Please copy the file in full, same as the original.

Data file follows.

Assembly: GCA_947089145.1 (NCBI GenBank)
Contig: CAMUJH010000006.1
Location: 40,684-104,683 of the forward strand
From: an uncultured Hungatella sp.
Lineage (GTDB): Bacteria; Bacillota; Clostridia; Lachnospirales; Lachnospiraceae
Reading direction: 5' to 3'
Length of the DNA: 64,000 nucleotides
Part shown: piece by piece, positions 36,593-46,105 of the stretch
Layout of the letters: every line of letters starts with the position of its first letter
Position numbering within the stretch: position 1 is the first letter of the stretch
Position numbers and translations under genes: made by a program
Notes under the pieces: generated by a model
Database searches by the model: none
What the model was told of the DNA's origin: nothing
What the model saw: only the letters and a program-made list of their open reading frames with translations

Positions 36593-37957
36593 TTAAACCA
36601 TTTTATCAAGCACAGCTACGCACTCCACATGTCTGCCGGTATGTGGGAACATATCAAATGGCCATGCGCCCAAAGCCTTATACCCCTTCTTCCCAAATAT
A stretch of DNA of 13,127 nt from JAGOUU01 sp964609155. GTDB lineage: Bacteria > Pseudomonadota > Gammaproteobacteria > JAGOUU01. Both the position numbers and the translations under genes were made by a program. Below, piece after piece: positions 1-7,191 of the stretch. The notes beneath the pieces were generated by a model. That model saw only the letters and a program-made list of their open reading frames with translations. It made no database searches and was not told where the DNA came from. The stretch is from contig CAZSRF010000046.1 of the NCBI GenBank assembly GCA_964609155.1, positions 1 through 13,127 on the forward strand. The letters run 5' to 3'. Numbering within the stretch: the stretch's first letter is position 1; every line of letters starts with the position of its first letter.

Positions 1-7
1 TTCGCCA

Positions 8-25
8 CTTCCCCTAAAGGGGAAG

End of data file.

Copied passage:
Assembly: GCA_947089145.1 (NCBI GenBank)
Contig: CAMUJH010000006.1
Location: 40,684-104,683 of the forward strand
From: an uncultured Hungatella sp.
Lineage (GTDB): Bacteria; Bacillota; Clostridia; Lachnospirales; Lachnospiraceae
Reading direction: 5' to 3'
Length of the DNA: 64,000 nucleotides
Part shown: piece by piece, positions 36,593-46,105 of the stretch
Layout of the letters: every line of letters starts with the position of its first letter
Position numbering within the stretch: position 1 is the first letter of the stretch
Position numbers and translations under genes: made by a program
Notes under the pieces: generated by a model
Database searches by the model: none
What the model was told of the DNA's origin: nothing
What the model saw: only the letters and a program-made list of their open reading frames with translations

Positions 36593-37957
36593 TTAAACCA
36601 TTTTATCAAGCACAGCTACGCACTCCACATGTCTGCCGGTATGTGGGAACATATCAAATGGCCATGCGCCCAAAGCCTTATACCCCTTCTTCCCAAATAT
A stretch of DNA of 13,127 nt from JAGOUU01 sp964609155. GTDB lineage: Bacteria > Pseudomonadota > Gammaproteobacteria > JAGOUU01. Both the position numbers and the translations under genes were made by a program. Below, piece after piece: positions 1-7,191 of the stretch. The notes beneath the pieces were generated by a model. That model saw only the letters and a program-made list of their open reading frames with translations. It made no database searches and was not told where the DNA came from. The stretch is from contig CAZSRF010000046.1 of the NCBI GenBank assembly GCA_964609155.1, positions 1 through 13,127 on the forward strand. The letters run 5' to 3'. Numbering within the stretch: the stretch's first letter is position 1; every line of letters starts with the position of its first letter.

Positions 1-7
1 TTCGCCA

Positions 8-25
8 CTTCCCCTAAAGGGGAAG